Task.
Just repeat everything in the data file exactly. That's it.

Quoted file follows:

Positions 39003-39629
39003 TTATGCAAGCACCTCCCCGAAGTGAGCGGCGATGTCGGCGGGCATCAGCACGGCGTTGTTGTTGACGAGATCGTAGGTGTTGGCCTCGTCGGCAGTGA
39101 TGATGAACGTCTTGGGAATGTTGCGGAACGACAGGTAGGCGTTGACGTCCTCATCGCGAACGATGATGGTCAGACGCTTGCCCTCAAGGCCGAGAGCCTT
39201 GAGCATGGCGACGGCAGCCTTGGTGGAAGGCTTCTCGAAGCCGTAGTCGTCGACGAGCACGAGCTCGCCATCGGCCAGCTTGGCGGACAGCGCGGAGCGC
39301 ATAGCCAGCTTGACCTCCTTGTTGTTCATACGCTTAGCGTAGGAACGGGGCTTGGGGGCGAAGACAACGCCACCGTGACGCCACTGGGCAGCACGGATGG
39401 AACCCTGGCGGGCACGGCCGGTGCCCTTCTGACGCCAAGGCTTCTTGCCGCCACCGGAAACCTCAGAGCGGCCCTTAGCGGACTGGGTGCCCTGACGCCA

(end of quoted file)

Positions 39003-39629
39003 TTATGCAAGCACCTCCCCGAAGTGAGCGGCGATGTCGGCGGGCATCAGCACGGCGTTGTTGTTGACGAGATCGTAGGTGTTGGCCTCGTCGGCAGTGA
39101 TGATGAACGTCTTGGGAATGTTGCGGAACGACAGGTAGGCGTTGACGTCCTCATCGCGAACGATGATGGTCAGACGCTTGCCCTCAAGGCCGAGAGCCTT
39201 GAGCATGGCGACGGCAGCCTTGGTGGAAGGCTTCTCGAAGCCGTAGTCGTCGACGAGCACGAGCTCGCCATCGGCCAGCTTGGCGGACAGCGCGGAGCGC
39301 ATAGCCAGCTTGACCTCCTTGTTGTTCATACGCTTAGCGTAGGAACGGGGCTTGGGGGCGAAGACAACGCCACCGTGACGCCACTGGGCAGCACGGATGG
39401 AACCCTGGCGGGCACGGCCGGTGCCCTTCTGACGCCAAGGCTTCTTGCCGCCACCGGAAACCTCAGAGCGGCCCTTAGCGGACTGGGTGCCCTGACGCCA